One of our group members wrote me a long letter and handed it to me with a couple of poems. His hope is that we might be able to exchange letters via the group, but it is against the rules for volunteers to correspond with prisoners beyond the scope of the group. I am going to have to tell him this (he knows the rule, but is hoping we can work around it) and tell him that I won’t be able to write him letters in return. I’ve been thinking about his letter for a couple of weeks now, wondering if I should respond anyway, screw the rules. But I don’t want to be responsible for getting the entire group in trouble – one misstep by a volunteer can get our whole program shut down. I’ve been thinking about all that was in his letter – his thoughts on death and disease and questions to me on the same subjects. His thoughts on Washington’s recently passed assisted suicide bill. His thoughts on life after death. Of course I want to respond!

 

So, I decided that in lue of writing a real letter to Bill, I could write a letter and post it here. Readers of this blog won’t get to see Bill’s letter, but you’ll be able to infer their content from my response.

 

It’s crazy to me that I can’t write to a man serving a life sentence about life and death, regardless of the fact that he knows me as a volunteer. It seems counter-productive to his health and wellness on the inside and, for that matter, to my health and wellness on the outside. But then, I don’t know that anyone is advertising the US correctional system as an advocate for health and wellness.

 

*******

Dear Bill,

 

Thank you for your letter. It is timely for one main reason. This week I had to go back to the hospital for a follow up CT scan. The doctors have been watching a small spot on my lung for about nine months now, most likely nothing, possibly metastasized cancer from my original melanoma, possibly…well you know how it is. So, your questions about life and death and disease are weighing heavy on me this week.

 

I am lucky in that I did not have to ever have an Interferon treatment. I am sorry that you had to go through it. I hear that it is pretty terrible and your story confirms that for me. The doctors had told me I would have had to most likely drop out of graduate school if I went on the treatment. Imagine. I wouldn’t have met all of you in our Hero’s Journey group. I understand that it must have been difficult to choose to stop the treatment, regardless of the side effects. We all hope that there is indeed a miracle cure for the diseases that ail us. Alas, sometimes you have to consider quality of life over quantity of life. At least in my humble opinion. I can understand why your brother would have been upset with you. Disease is difficult on family for many reasons.

 

I can’t imagine what it would be like to have spent 32 years in prison already and to know that you will spend the rest of your life there. You write that the prison hospital is no place to spend your final days and that is why you have considered, when the time comes, taking your own life. I would never try to sway you one way or another, but I do believe strongly that how we die, when possible, should be up to us. As I said in the group the other night, if it is true we are all going to die, then shouldn’t there be some respect and dignity in the act itself? So much of our culture is about denying that we will die that everyone is so unprepared (I’m thinking of family and friends) when it does ultimately, and predictably, happen. That just makes it harder for everyone, I think.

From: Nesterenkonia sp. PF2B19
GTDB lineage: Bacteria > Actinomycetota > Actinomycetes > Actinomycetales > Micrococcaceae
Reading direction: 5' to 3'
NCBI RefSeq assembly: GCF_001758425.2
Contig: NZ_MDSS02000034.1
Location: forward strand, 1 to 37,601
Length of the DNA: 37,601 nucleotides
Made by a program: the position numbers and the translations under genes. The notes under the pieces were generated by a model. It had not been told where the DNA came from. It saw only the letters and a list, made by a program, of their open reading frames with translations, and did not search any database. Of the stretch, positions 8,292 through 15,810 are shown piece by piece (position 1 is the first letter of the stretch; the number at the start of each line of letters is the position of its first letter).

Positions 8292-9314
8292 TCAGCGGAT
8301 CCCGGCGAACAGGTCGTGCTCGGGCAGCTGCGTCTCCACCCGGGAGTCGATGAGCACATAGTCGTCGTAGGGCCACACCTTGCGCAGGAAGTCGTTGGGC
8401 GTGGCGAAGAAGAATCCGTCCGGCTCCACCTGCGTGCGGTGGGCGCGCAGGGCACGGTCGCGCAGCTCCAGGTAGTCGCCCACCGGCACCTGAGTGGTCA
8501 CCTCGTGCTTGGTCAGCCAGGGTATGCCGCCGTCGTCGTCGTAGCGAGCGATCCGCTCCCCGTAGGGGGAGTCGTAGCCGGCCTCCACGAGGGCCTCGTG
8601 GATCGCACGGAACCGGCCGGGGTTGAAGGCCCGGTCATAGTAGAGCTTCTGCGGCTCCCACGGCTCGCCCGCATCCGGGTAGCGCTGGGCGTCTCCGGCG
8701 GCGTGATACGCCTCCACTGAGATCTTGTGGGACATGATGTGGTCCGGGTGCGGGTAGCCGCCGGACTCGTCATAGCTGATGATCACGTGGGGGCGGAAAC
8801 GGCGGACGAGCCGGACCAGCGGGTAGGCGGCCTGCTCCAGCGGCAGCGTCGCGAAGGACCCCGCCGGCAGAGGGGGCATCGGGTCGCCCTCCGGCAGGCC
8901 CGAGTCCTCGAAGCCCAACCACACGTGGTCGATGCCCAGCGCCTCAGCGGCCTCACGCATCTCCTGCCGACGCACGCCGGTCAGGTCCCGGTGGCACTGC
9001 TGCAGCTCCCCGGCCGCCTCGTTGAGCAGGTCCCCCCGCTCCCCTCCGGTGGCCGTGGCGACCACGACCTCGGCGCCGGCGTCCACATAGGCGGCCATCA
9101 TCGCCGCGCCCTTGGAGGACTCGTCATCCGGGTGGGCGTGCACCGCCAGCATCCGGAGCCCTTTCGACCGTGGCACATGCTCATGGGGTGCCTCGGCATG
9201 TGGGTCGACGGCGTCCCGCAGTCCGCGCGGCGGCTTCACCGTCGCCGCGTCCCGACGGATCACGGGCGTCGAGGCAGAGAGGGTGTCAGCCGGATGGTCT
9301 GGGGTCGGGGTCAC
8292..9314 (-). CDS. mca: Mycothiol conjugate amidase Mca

Because I was so young when I was diagnosed with cancer the whole idea of death and how I wanted to die took me by surprise. I hadn’t, honestly, had to give much thought to it at 27. People tell me that it’s unfair that I had to deal with cancer at such a young age. I don’t know anymore if that is true. I certainly felt that way in the beginning, but now, on the good days, I think that maybe I am lucky to have had a brush with death so early as it allowed me to begin to ask some of those big, complex questions. I feel like I have time now to really decide what is right for me should I ever get sick again, or even what is right for me when I am old and grey and approaching my final days.

 

I do envy that you have found a spiritual path that calls to you. My own spiritual life continues to more of a mystery. I think I am more spiritual since my experience with cancer (how can you not be, right?), but I still can’t bring myself to look to any particular tradition to tell me how I ought to live (or die for that matter). I would be interested in hearing more about your walk with Buddhism.

 

I have a friend who believes firmly that it is my own thinking on the subject that will have the greatest impact on whether I stay healthy or not. He’s an eternal optimist. And while I’m not a die-hard pessimist I have a hard time always holding on to what he’s saying. Can you believe you are going to live and stay healthy, but still consider death without canceling out your “good” thoughts? How practical do you have to be about the limits of the body – particularly when your body has already exposed its weaknesses to you? I’d be interested to know what you think (if indeed you were to ever see this question).

 

So, Bill, this is long enough for now. I feel like I’ve only begun to touch on all you put in your letter, so perhaps I will write a second letter soon. I’m sorry that we can’t actually exchange letters. I’d be interested in hearing more of your thoughts on these subjects. I’d be interested in your stories from prison and before prison.

 

Thank you reaching out. I wish I could reach back.

 

Sincerely,

Erika

 

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